Tag Archives: students

5th Grade

11 Feb

With my counterpart this morning, we made some teacher observations and held discussion at a village school.

On these visits, I am often surprised at how vastly different the schools feel from the U.S. schools I am used to; the buildings, the classroom organization, the teaching schedule, the teachers themselves, the students’ behaviors –  so many of these paradigms I believe to be so concretely associated with education and students and kids arrange themselves in a very different manner here.

While working with a fifth grade class today, I was surprised at their level of intensity. The English lesson was very traditional: a lot of memorization and heavy repetition and recitation. The students, while antsy, modeled their best behavior for us guests.

I was beginning to view them as an almost new variety of student – some vastly different beings able to push away anxious energies in order to call out “Teacher, Teacher!” with waving hands to translate the grammar topic for the day.

And then someone farted.

A small boy in back let out the loudest toot that ever tooted. The whole class burst into boisterous, uncontrollable fits and giggles.  The teacher, having none of it, tried to regain their focus, but it was too late. For the remaining ten minutes of class, all students shot glances at their peer, waving fingers in front of noses and rolling eyes at the poor little fellow who just couldn’t help it. It turns out, despite organization and structure, kids are kids no matter where you are.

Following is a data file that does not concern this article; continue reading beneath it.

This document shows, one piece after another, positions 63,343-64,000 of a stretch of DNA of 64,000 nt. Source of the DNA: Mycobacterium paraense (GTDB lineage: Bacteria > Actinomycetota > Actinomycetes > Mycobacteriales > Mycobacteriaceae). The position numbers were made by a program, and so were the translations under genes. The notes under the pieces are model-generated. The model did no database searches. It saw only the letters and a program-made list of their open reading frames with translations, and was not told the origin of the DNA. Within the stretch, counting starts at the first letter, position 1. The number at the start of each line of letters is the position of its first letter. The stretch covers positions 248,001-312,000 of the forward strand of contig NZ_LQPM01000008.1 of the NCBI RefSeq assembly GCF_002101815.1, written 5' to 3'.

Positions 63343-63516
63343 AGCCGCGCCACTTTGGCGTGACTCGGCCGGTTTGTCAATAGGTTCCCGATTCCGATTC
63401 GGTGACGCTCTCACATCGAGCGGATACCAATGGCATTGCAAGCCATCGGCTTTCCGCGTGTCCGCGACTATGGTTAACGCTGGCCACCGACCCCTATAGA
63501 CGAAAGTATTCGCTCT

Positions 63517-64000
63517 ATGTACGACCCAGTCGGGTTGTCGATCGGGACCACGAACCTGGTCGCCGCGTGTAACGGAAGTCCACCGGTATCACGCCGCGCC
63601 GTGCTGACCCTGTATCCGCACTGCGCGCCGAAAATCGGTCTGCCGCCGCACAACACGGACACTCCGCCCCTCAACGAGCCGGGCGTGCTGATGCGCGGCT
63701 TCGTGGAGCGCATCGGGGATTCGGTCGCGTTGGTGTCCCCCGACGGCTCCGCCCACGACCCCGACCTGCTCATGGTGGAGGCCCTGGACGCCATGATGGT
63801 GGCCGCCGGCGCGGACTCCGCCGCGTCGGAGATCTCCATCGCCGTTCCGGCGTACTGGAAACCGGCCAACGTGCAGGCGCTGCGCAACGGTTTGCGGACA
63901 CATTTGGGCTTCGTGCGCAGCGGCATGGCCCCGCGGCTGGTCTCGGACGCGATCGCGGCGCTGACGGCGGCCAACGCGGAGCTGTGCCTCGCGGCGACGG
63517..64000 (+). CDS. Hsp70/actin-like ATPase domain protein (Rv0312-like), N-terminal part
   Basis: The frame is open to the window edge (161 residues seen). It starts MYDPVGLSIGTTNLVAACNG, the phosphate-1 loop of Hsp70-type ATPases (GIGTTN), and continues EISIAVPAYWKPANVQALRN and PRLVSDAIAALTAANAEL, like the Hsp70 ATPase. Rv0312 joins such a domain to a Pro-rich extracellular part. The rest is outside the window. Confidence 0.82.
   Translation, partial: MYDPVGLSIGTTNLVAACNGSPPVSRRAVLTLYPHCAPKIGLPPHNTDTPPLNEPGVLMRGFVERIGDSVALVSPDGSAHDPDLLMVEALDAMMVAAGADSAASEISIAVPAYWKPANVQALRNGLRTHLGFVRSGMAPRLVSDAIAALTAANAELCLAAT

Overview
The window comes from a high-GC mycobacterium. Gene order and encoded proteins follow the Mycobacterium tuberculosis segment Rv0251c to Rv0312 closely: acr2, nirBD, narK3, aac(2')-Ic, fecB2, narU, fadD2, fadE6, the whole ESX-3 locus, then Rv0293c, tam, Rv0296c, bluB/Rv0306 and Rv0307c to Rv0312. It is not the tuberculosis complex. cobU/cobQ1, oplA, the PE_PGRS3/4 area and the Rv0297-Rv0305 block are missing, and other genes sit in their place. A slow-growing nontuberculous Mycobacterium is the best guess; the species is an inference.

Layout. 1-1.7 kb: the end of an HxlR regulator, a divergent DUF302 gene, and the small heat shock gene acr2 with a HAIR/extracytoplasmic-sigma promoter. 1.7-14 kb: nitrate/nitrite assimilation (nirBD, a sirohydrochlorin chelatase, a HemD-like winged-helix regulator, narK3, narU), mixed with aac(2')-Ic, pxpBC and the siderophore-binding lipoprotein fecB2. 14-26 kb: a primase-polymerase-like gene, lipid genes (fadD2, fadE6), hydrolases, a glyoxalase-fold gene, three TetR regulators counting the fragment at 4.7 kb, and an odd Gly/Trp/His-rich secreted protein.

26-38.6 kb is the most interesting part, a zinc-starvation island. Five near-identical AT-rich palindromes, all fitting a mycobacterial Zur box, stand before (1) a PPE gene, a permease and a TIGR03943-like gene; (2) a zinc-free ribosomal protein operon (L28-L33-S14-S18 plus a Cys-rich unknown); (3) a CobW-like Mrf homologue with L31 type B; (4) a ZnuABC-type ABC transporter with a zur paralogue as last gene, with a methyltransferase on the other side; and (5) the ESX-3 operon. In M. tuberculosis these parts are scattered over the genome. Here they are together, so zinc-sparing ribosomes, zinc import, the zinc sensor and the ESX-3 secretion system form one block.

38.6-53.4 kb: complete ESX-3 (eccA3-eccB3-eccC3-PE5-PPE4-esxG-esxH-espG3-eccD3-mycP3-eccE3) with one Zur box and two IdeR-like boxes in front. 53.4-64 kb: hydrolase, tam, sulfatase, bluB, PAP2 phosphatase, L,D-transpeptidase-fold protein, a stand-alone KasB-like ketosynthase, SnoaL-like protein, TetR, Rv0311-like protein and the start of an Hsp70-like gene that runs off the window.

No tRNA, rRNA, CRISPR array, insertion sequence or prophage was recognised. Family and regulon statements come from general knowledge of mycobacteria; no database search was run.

And farts, of course, are always funny.

A child said What is the grass? fetching it to me with full hands,
How could I answer the child? I do not know what it is any more than he.  – Walt Whitman

Thursday Rundown (2)

16 Jan

I tried to decide just one simple moment from this Thursday to share, but like last week, today was full from morning til evening.  You’ll just have to bear with me (or ignore if you’d rather!) as I think each Thursday’s post will have to be a bit of a rambling to share all the cool things that happen.  Even better though, team, this week’s comes complete with some stellar photos – hollah!

Thursday, January 16th

I started the day with my sitemate visiting our wonderful 4th form students.  Today we began by reviwing Old MacDonald, which just cracks me up to no end.  We gave the children free reigns to draw whatever animals they want; our farm is crawling with lions DSCN8341and fish and horses – all which make the best noises ever. I cut and glued their drawings onto separate sheets of construction paper to model their hard work; they don’t often get the chance to draw and hang their work in the classroom and they LOVED to use their pictures in the song.  My favorite part, though, was

old macdonald had a mouse... of course.

old macdonald had a mouse… of course.

teaching them the “th” sound which Azerbaijani does not use.  We made them all stick their tongues out and really make it sloppy and awesome – they were so embarrassed but it was great to hear the changes in their speaking. On that farm with a “roar roar” here and there never sounded so sassy and perfect.